Blue Jays emerge from the darkness by putting on a clinic of modern baseball

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The Toronto Blue Jays played a game unusual to their season, but true to their identity on Friday. (Frank Gunn/The Canadian Press via AP)
The Toronto Blue Jays played a game unusual to their season, but true to their identity on Friday. (Frank Gunn/The Canadian Press via AP)

Between the second and the third pitch of Friday’s game between the Blue Jays and White Sox, Vladimir Guerrero Jr. got a light jog in.

It was an odd sight as the 250-pound third baseman got on his horse and made his way from his position playing in down the third base line and went all the way to a spot deep on the infield right up the middle.

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The reason for the move was that the count had reached 0-2. Because the Blue Jays figured leadoff man Leury Garcia wouldn’t bunt with two strikes, the rookie defender was free to take a spot in the club’s exaggerated shift.

Making major defensive realignments mid-count would have been unthinkable not long ago, but it’s just another routine maneuver in modern baseball.

Garcia saw Guerrero Jr. abandoning his original post as an opportunity. The outfielder turned up his nose at the Blue Jays’ by-the-numbers approach and bunted for the open pastures to his left.

He failed about as definitively as humanly possible.

Via MLB.tv
Via MLB.tv

The sequence didn’t play into the outcome of the game, but it wound up dripping with symbolism. On Friday night, the Blue Jays were the Platonic ideal of baseball in 2019, and despite their best efforts, the White Sox couldn’t resist them on the way to a 4-3 loss.

Virtually every trend of the modern game was put on display by the Blue Jays. They used an opener in Daniel Hudson. They hit more home runs than singles and every run they put on the board could be attributed to the Three True Outcomes — with their signature hit being a Randal Grichuk homer in the wake of two walks.

They walked seven times, including a single-game career high of four from Justin Smoak — a feat he didn’t feel particularly attached to.

“Grich was saying to me ‘man, four walks, I’d love that,” Smoak recalled. “I said, ‘Yeah I’d love a three-run home run.’ I don’t know if it’s an accomplishment. It’s where I feel like we’re in this game now. You get to certain counts, people want the strikeout and they’re going to throw you their best pitch. The majority of the time that’s a borderline pitch and tonight I was able to lay off a few.”

The club only got three hits that didn’t clear the wall — and one of them definitely should have been ruled an error. The only thing the Blue Jays didn’t do was strikeout an unreasonable number of times.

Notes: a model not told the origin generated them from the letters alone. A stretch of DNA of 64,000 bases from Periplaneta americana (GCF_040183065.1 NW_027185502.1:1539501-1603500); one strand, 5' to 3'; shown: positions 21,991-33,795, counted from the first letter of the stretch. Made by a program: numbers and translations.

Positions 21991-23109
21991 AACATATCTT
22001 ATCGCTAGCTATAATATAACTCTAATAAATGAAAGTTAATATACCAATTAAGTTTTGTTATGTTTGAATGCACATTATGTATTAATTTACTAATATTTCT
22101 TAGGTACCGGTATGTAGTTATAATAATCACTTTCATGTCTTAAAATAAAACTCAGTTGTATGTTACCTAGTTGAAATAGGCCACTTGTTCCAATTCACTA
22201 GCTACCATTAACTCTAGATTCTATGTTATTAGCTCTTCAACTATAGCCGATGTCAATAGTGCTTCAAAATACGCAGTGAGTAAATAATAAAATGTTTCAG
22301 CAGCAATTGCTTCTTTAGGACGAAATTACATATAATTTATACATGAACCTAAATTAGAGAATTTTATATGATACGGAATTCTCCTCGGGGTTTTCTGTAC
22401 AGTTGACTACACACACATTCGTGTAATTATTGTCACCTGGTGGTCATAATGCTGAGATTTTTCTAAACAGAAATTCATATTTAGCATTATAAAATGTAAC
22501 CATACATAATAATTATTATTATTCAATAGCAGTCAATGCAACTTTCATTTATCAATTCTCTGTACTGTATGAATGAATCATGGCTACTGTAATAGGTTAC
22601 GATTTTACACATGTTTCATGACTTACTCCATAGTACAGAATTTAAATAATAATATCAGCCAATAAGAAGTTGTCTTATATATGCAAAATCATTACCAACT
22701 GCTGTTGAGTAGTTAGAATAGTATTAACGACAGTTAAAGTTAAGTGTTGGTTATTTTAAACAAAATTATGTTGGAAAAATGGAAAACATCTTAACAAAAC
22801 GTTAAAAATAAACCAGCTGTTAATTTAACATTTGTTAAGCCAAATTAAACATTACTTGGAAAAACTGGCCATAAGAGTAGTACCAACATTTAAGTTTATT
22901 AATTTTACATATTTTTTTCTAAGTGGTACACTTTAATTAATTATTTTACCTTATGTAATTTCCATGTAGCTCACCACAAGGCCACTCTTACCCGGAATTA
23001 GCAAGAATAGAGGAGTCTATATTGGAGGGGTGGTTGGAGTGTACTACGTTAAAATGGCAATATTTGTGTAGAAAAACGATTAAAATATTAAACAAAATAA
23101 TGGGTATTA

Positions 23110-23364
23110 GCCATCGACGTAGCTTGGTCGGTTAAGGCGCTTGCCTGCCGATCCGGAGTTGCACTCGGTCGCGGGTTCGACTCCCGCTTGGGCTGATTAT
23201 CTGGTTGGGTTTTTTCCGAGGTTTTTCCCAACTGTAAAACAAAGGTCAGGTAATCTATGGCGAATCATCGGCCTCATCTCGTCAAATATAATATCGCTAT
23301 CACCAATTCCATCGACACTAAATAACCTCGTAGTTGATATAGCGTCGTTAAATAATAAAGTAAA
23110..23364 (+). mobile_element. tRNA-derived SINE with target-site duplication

More or less every complaint that you could make about the direction of baseball was a valid issue to take with Friday’s game. It dragged on, reaching its three-hour mark as the top of the eighth got underway. Even the Eric Sogards of the world were seen swinging for the fences. And video review played a role, granting Tim Anderson an infield hit in the seventh that ultimately resulted in a run.

Perhaps most gratingly, there were 10 pitching changes between the two clubs.

“That’s the thing about using the opener, there’s a lot of managing involved,” Charlie Montoyo said. “It goes from the first pitch on.”

The White Sox incorporated a couple of small ball elements with Yoan Moncada swiping a pair of bases and Ryan Cordell dropping down a sac bunt to try and spark a seventh-inning comeback, but it was not a game for purists.

None of that matters a lick to the Blue Jays of course. Coming off an abysmal stretch they are very much in the “a win’s a win” mindset. Aesthetics aren’t the focus for them right now. They never were.

The reason the club has been far higher on the bunting leaderboards than the home run rankings isn’t a matter of design or commitment to a different kind of baseball. It’s the result of their power hitters not hitting for enough power.

Guys in the Blue Jays lineup like Grichuk, Teoscar Hernandez, and Rowdy Tellez are there to hit home runs. That is the primary expression of their value. If you were drawing up an alternate timeline where the Blue Jays have an above-average offence, nights where Hernandez and Grichuk both go deep wouldn’t be so rare.

On the pitching side, it was always reasonable to expect we’d see an opener at some point considering Montoyo’s Rays pedigree — especially with so many holes in the rotation.

“It makes sense once you sit down and get explained why we’re doing it this way,” Hudson said. “Unfortunately we had Clay go down. It was kind of an emergency, it wasn’t really a long-term plan. I’m good to go whenever. First or the ninth I’m good to go.”

The game the Blue Jays played on Friday night is very atypical of what they’ve been this season, but it looks quite a bit like what they’re supposed to be — a modern baseball team.

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